Last Updated on Sunday, 26 January 2020, 21:16 by Writer
The Ministry of Public Health’s Deputy Chief Medical Officer (DCMO) Dr Karen Gordon-Boyle says the country’s port health officials have been alerted and sensitised on how to spot “signs and symptoms” of the coronavirus (2019-nCoV) that has killed 80 persons, so far, in China, and sickened thousands of others.
As a precaution, “any person experiencing fever or flu-like symptoms should visit the GPHC (Georgetown Public Hospital) or the nearest Regional Hospital,” Dr Gordon-Boyle said.
She says early this week training programmes targeting key staff including port health, immigration, and customs officers will be conducted by the Ministry of Public Health (MOPH) in collaboration with the Pan American Health Organisation/World Health Organisation (PAHO/WHO).
Dr. Gordon-Boyle says the Infection Control and Prevention Committee of the GPHC is ensuring that that hospital is ready to care for any infected person.
She says so far, a screening tool is used to gather detailed information on the onset and natural course of illnesses of persons suspected of having the coronavirus.
The 2019-nCoV is related to the Severe Acute Respiratory Syndrome (SARS).
The symptoms of the coronavirus are runny nose, headache, cough, sore throat, fever and a general sense of feeling unwell. Patients also can develop pneumonia, severe acute respiratory syndrome, kidney failure and, in severe cases, even death.
While the incubation period for affected persons is still not known, it is advised that patients be isolated from the healthy population for some 10 to 14 days.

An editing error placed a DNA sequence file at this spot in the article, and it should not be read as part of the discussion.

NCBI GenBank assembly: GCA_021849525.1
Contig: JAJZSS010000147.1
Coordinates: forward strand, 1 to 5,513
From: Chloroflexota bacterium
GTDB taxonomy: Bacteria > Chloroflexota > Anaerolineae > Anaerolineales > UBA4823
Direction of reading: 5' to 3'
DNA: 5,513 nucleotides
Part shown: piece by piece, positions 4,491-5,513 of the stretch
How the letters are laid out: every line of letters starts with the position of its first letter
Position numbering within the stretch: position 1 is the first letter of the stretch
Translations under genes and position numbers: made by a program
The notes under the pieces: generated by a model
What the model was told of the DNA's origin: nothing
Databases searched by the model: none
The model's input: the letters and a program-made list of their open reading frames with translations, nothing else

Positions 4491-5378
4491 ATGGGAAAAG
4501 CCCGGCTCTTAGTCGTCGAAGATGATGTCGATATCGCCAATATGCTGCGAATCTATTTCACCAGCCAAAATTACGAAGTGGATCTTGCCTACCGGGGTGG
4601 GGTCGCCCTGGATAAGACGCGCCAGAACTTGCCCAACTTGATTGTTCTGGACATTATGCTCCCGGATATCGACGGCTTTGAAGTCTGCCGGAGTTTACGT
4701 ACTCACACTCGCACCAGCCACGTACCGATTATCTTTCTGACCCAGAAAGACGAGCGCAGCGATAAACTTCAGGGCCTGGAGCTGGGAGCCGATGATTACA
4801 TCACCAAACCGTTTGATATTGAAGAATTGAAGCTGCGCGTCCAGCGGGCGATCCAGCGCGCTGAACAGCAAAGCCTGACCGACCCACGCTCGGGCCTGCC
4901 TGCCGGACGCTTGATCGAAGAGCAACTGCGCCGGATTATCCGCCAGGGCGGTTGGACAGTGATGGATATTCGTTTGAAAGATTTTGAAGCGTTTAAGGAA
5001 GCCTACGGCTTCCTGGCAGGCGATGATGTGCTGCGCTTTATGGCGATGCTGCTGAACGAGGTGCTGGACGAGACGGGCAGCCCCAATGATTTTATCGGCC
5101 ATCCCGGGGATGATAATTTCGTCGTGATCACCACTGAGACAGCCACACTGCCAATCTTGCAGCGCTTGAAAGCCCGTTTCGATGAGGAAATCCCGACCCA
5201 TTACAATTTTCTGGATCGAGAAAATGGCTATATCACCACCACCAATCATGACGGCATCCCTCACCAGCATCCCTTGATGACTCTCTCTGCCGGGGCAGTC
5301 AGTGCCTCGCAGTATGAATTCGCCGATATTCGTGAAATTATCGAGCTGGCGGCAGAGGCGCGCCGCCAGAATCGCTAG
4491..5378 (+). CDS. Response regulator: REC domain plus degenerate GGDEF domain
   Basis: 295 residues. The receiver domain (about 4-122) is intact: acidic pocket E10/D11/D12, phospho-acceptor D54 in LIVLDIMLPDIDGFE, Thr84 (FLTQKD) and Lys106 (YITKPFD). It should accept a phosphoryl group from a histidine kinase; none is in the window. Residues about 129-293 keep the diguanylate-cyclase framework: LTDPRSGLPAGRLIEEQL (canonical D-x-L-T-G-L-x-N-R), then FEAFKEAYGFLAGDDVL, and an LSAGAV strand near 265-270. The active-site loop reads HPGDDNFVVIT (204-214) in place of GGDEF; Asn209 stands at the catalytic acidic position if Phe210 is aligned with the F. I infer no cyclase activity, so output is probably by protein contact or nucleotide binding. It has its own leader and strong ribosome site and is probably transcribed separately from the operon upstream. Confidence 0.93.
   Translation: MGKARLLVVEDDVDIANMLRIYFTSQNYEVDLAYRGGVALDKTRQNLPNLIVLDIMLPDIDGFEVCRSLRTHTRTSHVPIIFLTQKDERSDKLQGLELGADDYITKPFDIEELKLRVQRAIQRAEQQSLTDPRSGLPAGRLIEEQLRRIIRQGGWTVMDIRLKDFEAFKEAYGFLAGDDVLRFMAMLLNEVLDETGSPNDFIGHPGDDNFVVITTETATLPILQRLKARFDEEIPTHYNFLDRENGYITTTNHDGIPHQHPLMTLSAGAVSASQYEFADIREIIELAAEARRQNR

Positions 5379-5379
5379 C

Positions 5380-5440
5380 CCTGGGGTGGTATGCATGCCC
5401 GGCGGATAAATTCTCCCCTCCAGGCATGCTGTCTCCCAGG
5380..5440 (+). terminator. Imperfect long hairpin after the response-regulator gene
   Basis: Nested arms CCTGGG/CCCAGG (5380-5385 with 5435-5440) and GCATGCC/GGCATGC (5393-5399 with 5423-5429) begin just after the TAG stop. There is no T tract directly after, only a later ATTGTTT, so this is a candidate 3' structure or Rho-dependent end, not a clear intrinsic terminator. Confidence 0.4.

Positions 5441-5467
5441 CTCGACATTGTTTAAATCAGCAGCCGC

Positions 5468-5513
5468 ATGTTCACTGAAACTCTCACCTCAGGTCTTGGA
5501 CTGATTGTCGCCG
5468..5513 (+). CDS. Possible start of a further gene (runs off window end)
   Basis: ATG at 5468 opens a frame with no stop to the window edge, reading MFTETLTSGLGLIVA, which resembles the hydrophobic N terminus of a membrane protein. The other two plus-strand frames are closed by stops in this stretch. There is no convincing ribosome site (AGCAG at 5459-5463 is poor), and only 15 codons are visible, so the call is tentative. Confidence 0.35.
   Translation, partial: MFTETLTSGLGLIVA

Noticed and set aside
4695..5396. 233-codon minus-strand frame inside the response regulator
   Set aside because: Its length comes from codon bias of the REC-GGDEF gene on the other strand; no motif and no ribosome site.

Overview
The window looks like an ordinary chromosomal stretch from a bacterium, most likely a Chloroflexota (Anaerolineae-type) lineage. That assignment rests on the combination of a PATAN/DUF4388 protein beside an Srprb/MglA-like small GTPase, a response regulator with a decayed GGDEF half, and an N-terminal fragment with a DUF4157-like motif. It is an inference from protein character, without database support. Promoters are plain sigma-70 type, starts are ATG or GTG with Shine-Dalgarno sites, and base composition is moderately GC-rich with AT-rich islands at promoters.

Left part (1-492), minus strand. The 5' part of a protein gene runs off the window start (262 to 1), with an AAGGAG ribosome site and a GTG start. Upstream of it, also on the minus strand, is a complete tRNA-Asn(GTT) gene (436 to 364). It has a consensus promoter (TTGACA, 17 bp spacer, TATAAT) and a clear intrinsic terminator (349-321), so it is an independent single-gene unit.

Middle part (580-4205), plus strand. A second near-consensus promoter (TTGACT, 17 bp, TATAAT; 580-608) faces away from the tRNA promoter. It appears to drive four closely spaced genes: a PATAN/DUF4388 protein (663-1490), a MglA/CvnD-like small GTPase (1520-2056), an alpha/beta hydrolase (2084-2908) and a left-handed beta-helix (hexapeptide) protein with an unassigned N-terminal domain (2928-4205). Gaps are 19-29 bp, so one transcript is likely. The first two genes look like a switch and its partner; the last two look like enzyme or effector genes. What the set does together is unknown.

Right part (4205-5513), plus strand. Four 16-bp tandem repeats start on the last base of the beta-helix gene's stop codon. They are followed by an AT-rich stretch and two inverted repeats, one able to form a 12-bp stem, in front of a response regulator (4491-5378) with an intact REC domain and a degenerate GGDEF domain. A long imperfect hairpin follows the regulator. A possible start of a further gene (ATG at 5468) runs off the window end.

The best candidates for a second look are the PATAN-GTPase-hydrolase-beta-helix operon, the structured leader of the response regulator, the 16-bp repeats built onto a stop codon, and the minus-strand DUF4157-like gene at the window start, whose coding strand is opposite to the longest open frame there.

In the event that a person shows up with the virus, the Pan American Health Organisation (PAHO) and the Caribbean Public Health Agency (CARPHA) are being asked to render support with the testing of samples, Dr Gordon-Boyle said.
Globally, there have been 440 confirmed cases of patients with pneumonia blamed on the new strain of 2019-nCoV. The authorities said that many of the patients are residents of Wuhan city in China, or visitors who recently went to that city where the virus originated.
Thailand and Japan have also confirmed at least one case among tourists who visited Wuhan. Sections of the US press have reported Sunday five confirmed cases of the 2019-nCoV.
The outbreak of the virus has been linked to Wuhan South China Seafood City, also called the South China Seafood Wholesales Market and the Huanan Seafood Market. Chickens, bats, cats, marmots, and other wild animals are also available for sale in that market, suggesting a possible zoonotic origin to the outbreak.
So far, the WHO has been counselling hospitals around the world on infection, prevention and control. However, the global body has “advised against travel or trade restrictions at this time based on available information,” a statement said.
Other international public health institutions such as the US Centers for Disease Control and Prevention (CDC), China CDC, and European CDC are working on the design and eventual distribution of diagnostic kits to other countries. “In any case, it is expected that a consensus test will potentially be available at least some weeks from now,” the release said.
CARPHA in a prepared statement said it “does not recommend at this time to conduct entrance screening (temperature screening) at ports of entry. Passengers would already have been screened when exiting the Wuhan area and upon arrival in the US,” the regional body said in a release.
“Member States are recommended to capture information on travel history using the Passenger Arrival Card or surveys, for all new arrivals. Arrivals that have recently travelled to China, especially to the Wuhan area, should be questioned for symptoms and advised to be vigilant for onset of those symptoms and to seek immediate medical attention at a public health facility. Passengers should be advised to seek medical care as soon as symptoms arise,” CARPHA said.